The Indian government has approved the allocation of 274 acres of land owned by the Port of Nhava Sheva (Jawaharlal Nehru) for the purpose of settling compensation packages for “project-affected persons,” averting work stoppages like one that shut down the cargo terminals in March for four days.
“This decision will settle, once and for all, the long-standing demand of project-affected persons pending for the past 27 years and give such persons, who had to give their land for the portproject, a share in the benefits of the project,” the Shipping Ministry said in a release on Friday. “The settlement of rehabilitation issue will enable smooth development and operation of the port.”
The port administration was under intense pressure to resolve the impasse after local labor and political groups upset over delays in settlement recently threatened to relaunch their shutdown protest. According to industry estimates, the four-day stoppage in March cost the port authority over $30 million in lost business.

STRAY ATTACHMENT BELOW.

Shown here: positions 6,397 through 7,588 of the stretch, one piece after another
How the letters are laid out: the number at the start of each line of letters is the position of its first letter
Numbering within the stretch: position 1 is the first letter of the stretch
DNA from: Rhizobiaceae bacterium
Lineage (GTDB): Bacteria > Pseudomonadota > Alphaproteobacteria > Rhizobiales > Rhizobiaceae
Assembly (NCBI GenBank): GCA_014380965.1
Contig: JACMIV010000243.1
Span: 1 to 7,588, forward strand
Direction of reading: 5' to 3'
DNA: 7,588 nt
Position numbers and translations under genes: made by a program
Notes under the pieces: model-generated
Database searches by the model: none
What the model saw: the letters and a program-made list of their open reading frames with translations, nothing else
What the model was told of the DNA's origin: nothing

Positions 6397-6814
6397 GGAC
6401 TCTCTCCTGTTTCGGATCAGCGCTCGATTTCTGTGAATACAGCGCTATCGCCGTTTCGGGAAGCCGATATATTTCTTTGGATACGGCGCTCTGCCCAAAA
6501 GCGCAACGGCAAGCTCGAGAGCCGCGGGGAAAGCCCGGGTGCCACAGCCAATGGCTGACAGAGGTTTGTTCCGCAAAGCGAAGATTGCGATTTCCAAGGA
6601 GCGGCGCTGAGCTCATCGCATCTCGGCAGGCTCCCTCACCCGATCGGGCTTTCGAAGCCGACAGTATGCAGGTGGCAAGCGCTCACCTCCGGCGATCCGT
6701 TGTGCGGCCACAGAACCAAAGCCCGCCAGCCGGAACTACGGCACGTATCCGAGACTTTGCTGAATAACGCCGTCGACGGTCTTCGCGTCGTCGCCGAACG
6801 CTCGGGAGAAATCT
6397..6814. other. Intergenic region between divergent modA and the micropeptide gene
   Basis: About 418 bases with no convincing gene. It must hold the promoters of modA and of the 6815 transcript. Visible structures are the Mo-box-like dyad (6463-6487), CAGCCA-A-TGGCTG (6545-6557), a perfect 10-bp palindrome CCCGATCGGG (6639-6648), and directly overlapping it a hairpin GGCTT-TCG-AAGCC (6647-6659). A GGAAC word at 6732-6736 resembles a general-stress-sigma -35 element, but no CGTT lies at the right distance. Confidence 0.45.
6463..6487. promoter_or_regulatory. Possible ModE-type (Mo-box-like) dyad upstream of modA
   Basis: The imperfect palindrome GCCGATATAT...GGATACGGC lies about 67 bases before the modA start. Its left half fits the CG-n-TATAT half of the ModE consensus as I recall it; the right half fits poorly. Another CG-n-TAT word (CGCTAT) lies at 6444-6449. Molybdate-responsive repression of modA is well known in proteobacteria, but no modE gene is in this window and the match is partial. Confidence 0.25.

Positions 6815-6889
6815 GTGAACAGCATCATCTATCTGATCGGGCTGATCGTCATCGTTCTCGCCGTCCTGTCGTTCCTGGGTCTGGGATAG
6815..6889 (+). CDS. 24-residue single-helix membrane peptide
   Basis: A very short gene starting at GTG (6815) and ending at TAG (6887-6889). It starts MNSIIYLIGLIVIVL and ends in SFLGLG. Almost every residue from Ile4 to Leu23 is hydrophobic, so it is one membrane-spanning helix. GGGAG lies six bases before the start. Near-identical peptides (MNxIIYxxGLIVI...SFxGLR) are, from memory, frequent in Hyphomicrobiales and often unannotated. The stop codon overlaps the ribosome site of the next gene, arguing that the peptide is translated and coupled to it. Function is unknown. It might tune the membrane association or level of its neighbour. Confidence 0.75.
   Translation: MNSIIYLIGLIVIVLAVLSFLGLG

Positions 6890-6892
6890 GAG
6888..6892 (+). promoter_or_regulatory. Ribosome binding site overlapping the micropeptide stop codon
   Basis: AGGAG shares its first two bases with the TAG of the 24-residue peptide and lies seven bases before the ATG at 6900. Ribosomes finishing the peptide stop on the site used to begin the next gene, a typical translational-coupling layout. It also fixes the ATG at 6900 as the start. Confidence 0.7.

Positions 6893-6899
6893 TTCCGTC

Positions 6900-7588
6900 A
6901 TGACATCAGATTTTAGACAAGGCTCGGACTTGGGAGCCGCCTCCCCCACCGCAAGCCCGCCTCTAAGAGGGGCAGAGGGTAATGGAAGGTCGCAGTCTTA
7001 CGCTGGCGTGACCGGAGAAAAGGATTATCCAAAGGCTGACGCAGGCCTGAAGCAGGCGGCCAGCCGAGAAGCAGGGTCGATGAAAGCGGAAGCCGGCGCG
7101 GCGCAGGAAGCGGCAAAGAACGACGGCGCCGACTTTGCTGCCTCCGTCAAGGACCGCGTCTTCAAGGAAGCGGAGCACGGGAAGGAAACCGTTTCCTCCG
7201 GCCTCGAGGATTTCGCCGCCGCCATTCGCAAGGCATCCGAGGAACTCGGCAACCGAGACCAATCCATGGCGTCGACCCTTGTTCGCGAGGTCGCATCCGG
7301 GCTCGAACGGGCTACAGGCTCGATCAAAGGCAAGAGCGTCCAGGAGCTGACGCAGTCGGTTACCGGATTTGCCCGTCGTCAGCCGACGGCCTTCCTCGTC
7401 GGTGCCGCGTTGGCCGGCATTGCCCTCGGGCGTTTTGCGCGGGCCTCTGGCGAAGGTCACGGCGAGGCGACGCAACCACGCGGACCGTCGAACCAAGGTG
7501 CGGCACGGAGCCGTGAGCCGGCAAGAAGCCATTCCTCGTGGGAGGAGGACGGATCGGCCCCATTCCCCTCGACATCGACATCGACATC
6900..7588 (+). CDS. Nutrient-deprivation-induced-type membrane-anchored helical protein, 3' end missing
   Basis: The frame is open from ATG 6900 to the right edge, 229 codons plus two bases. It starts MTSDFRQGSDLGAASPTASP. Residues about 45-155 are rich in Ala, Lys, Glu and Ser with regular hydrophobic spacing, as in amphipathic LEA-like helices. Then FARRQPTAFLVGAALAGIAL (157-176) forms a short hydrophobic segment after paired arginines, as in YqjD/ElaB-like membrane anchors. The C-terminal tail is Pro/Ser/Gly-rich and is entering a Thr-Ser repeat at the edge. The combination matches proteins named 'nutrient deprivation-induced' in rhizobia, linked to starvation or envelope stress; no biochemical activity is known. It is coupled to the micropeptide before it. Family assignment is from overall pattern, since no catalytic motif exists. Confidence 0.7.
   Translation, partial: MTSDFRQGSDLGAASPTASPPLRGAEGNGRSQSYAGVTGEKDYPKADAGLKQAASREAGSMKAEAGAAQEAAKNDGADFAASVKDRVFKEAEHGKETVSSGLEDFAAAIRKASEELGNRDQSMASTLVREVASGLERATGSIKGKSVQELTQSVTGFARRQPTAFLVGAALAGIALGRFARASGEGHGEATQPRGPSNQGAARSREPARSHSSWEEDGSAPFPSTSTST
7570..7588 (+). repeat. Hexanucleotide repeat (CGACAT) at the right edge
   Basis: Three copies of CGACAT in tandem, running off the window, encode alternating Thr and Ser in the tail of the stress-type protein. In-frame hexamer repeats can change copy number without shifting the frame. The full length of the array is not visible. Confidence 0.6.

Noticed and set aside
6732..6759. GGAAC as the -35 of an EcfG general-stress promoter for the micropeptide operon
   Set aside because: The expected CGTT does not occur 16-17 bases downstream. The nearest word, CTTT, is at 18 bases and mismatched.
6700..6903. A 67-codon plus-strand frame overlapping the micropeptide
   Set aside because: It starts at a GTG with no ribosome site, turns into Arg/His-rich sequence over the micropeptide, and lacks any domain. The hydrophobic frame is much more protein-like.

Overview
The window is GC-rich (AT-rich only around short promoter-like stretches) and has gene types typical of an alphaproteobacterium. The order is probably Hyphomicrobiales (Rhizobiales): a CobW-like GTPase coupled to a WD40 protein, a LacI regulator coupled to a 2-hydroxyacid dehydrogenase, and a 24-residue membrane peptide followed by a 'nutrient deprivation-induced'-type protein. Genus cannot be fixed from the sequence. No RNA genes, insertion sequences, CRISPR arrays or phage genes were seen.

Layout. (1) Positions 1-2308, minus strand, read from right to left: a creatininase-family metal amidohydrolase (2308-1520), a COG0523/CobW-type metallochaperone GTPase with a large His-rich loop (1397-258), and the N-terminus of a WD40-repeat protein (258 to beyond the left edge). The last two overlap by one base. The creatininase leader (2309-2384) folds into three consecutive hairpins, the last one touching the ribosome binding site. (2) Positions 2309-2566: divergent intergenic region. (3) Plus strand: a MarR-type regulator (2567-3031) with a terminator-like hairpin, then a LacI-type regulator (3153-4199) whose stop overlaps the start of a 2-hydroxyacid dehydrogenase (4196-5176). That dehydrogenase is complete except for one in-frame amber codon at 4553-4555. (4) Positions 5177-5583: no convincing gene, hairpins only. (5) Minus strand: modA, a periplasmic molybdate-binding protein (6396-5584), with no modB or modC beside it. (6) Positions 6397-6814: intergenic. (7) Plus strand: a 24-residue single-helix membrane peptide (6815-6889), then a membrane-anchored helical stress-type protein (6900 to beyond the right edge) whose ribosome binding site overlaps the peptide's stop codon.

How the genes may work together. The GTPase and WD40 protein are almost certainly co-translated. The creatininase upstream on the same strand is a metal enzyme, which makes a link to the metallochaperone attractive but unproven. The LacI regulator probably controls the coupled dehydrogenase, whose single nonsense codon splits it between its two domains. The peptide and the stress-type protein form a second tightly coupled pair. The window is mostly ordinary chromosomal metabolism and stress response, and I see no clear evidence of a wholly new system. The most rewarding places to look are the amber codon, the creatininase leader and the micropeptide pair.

Officials said the dispute centered on about 2,890 acres of private land state authorities had acquired for constructing the port project, which began operations in 1989. “Reaching an amicable settlement has been a painstakingly slow process given the nature of the issue,” a port official said.
Nhava Sheva Port handles more than 60 percent of India’s total containerized traffic. Volume in fiscal 2011-12, which ended March 31, totaled a record 4.32 million 20-foot-equivalent units.
In related news, container trailer operators serving Nhava Sheva have threatened to suspend operations effective Aug. 28 if stakeholders do not agree to a hike in hauling rates.
“The planned stoppage is to emphasize huge losses incurred by trailer companies due to increased operating costs covering fuel, manpower, vehicle maintenance, spares etc.,” the trailer group said.
The group also said it has decided to move one container unit per trailer in light of deteriorating infrastructure at the port.